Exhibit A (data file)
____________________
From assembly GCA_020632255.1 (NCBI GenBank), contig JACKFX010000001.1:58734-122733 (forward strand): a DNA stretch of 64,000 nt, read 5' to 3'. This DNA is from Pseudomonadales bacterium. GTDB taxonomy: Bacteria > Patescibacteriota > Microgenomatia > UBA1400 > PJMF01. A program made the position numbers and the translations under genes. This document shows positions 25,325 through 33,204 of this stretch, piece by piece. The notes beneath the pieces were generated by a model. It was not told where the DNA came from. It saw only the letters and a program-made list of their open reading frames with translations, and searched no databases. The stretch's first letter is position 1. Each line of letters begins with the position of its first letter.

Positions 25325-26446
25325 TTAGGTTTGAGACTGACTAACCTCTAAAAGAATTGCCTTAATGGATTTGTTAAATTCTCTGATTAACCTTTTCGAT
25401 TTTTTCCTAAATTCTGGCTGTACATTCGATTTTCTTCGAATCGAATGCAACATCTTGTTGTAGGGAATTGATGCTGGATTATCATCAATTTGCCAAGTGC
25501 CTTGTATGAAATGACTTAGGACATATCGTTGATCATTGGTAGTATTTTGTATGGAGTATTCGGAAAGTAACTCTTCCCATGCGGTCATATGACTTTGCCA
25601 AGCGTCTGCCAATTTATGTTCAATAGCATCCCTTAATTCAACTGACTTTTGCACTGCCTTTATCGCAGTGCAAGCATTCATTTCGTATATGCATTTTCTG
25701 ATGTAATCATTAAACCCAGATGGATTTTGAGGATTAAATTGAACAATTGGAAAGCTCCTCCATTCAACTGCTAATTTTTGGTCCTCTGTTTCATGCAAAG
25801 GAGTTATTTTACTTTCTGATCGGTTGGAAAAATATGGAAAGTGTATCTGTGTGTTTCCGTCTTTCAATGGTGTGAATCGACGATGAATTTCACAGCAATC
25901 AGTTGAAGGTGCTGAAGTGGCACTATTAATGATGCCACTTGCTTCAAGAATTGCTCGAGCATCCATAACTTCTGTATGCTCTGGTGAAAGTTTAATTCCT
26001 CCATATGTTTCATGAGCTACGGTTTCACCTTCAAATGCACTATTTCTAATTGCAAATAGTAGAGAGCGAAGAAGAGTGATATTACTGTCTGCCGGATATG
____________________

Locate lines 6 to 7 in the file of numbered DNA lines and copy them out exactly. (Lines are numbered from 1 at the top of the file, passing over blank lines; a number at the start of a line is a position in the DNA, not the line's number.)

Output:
25601 AGCGTCTGCCAATTTATGTTCAATAGCATCCCTTAATTCAACTGACTTTTGCACTGCCTTTATCGCAGTGCAAGCATTCATTTCGTATATGCATTTTCTG
25701 ATGTAATCATTAAACCCAGATGGATTTTGAGGATTAAATTGAACAATTGGAAAGCTCCTCCATTCAACTGCTAATTTTTGGTCCTCTGTTTCATGCAAAG